TikTok: Tracking Humanoids? Nope, Never, Ever

October 21, 2022

I read “TikTok Denies It Could Be Used to Track US Citizens.” Allegedly linked to the cheerful nation state China, TikTok allegedly asserts that it cannot, does not, and never ever thought about analyzing log data. Nope, we promise.

The article asserts:

The social media giant said on Twitter that it has never been used to “target” the American government, activists, public figures or journalists. The firm also says it does not collect precise location data from US users.

Here’s a good question: Has notion of persistent cookies, geospatial data, content consumption analytics, psychological profiling based on thematics have never jived with TikTok data at the Surveillance Soirée?

The answer is, according to the Beeb:

The firm [TikTok] also says it does not collect precise location data from US users. It was responding to a report in Forbes that data would have been accessed without users’ knowledge or consent. The US business magazine, which cited documents it had seen, reported that ByteDance had started a monitoring project to investigate misconduct by current and former employees. It said the project, which was run by a Beijing-based team, had planned to collect location data from a US citizen on at least two occasions.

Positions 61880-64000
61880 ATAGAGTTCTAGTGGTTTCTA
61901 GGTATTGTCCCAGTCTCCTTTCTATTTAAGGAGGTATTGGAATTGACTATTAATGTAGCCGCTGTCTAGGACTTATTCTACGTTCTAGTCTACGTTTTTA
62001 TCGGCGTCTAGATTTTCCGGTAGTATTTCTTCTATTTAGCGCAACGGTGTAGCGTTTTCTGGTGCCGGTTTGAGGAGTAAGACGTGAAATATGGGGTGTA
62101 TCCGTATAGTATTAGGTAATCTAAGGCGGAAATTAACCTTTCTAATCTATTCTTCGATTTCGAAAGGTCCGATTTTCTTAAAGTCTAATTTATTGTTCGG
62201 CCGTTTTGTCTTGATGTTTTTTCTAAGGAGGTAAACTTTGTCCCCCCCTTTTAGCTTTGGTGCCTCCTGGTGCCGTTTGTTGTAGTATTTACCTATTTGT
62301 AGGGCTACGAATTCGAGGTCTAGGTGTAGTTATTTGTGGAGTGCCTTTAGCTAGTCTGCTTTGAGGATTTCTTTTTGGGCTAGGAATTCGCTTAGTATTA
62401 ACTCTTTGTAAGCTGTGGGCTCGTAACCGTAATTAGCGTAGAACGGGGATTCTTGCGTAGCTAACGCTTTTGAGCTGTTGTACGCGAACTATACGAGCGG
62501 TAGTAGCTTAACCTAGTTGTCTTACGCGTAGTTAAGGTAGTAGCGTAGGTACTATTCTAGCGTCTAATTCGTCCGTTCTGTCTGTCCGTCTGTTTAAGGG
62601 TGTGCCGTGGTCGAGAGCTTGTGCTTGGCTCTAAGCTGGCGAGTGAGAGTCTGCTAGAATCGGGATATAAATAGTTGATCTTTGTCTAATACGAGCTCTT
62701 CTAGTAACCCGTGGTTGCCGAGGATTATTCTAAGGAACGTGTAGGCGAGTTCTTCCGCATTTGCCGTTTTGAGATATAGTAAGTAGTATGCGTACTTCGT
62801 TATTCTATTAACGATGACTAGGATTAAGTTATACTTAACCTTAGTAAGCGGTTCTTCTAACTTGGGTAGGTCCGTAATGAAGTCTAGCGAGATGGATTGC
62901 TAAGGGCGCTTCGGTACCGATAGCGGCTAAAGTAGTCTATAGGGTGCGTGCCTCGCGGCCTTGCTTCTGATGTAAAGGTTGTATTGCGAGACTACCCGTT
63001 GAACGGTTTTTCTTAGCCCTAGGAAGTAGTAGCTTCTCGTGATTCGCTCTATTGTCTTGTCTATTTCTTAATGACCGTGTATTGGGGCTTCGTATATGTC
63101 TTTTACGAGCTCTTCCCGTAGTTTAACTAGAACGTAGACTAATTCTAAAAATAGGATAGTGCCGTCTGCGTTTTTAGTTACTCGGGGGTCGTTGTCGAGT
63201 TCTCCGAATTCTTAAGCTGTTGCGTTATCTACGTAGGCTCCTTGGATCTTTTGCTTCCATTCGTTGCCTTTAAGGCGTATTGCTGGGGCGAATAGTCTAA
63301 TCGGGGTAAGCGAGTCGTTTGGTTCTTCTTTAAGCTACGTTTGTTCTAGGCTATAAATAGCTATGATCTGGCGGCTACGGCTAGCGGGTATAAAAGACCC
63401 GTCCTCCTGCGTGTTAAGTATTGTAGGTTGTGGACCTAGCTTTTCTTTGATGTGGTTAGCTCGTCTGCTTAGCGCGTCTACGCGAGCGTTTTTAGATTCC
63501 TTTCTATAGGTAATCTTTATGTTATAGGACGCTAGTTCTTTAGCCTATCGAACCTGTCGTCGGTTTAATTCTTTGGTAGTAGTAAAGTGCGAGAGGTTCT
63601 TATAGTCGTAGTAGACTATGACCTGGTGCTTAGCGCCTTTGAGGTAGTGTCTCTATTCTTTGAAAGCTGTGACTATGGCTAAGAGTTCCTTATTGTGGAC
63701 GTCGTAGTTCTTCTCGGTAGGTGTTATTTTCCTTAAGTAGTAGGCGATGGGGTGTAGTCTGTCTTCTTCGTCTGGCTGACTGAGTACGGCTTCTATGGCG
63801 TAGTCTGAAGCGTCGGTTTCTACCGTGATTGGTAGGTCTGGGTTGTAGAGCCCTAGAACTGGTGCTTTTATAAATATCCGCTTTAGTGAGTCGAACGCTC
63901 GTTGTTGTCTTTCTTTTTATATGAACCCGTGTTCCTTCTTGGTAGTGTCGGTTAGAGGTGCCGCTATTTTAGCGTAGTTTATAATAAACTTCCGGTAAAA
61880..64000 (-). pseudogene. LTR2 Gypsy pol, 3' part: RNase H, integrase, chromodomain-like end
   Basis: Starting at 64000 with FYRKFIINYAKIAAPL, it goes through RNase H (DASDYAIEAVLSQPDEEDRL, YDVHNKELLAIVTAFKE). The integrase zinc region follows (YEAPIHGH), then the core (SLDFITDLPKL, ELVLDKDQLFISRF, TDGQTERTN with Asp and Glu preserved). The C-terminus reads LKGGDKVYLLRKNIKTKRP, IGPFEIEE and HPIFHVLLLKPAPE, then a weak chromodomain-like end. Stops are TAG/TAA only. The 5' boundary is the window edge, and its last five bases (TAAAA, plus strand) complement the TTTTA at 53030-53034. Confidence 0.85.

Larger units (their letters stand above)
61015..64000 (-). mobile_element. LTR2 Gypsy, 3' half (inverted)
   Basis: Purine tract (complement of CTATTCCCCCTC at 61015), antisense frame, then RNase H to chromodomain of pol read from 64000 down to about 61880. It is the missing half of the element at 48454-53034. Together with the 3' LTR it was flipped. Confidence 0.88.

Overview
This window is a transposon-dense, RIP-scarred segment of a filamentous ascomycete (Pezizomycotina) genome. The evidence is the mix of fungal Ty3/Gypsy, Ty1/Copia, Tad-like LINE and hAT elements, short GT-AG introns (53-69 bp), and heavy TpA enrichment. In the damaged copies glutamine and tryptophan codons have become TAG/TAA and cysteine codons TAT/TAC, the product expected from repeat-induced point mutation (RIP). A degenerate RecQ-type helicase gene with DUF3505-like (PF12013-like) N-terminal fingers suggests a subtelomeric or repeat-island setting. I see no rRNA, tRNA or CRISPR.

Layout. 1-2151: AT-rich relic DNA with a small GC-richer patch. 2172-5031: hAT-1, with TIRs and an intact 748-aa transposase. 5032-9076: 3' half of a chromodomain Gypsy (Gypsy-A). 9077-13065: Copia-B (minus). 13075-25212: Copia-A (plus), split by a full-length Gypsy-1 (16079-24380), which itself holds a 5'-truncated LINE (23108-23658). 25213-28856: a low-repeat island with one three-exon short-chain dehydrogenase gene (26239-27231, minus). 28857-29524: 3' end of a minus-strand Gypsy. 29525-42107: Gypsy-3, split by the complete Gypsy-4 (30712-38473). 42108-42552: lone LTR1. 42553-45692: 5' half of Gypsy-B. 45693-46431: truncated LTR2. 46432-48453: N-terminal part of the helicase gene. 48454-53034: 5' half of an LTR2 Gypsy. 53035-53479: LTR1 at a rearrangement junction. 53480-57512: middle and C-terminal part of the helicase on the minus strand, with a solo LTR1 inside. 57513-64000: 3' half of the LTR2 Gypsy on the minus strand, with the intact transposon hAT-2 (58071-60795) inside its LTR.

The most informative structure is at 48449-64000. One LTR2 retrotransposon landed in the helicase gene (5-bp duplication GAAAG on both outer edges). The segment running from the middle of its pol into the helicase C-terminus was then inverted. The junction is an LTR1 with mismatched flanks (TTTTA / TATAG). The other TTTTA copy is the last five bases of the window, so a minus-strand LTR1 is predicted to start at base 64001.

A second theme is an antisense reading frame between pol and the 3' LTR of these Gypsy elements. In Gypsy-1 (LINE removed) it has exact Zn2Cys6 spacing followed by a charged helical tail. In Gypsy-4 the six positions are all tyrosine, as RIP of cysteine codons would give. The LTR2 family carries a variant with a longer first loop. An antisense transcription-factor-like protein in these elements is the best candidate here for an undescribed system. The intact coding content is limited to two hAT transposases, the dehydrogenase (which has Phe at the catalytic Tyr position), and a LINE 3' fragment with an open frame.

Saying is different from doing in my opinion.

Based on my limited experience with online, would it be possible for a smart system with access to log data to do some high-value data analysis? Would it be possible to link the analytics’ output with a cluster of users? Would be possible to cross correlate data so that individuals with a predicted propensity of a desired behavior to be identified?

Of course not. Never. Nation states and big companies are fountains of truth.

TikTok. Why worry?

Stephen E Arnold, October 21, 2022


One Response to “TikTok: Tracking Humanoids? Nope, Never, Ever”

  1. Hey, TikTok, You Are the Problem : Stephen E. Arnold @ Beyond Search on January 4th, 2023 5:10 am

    […] as well. Maybe lobbying and political contributions are the issue? Or cluelessness about the immense value of children’s and young people’s data? These overdue actions on the state level […]

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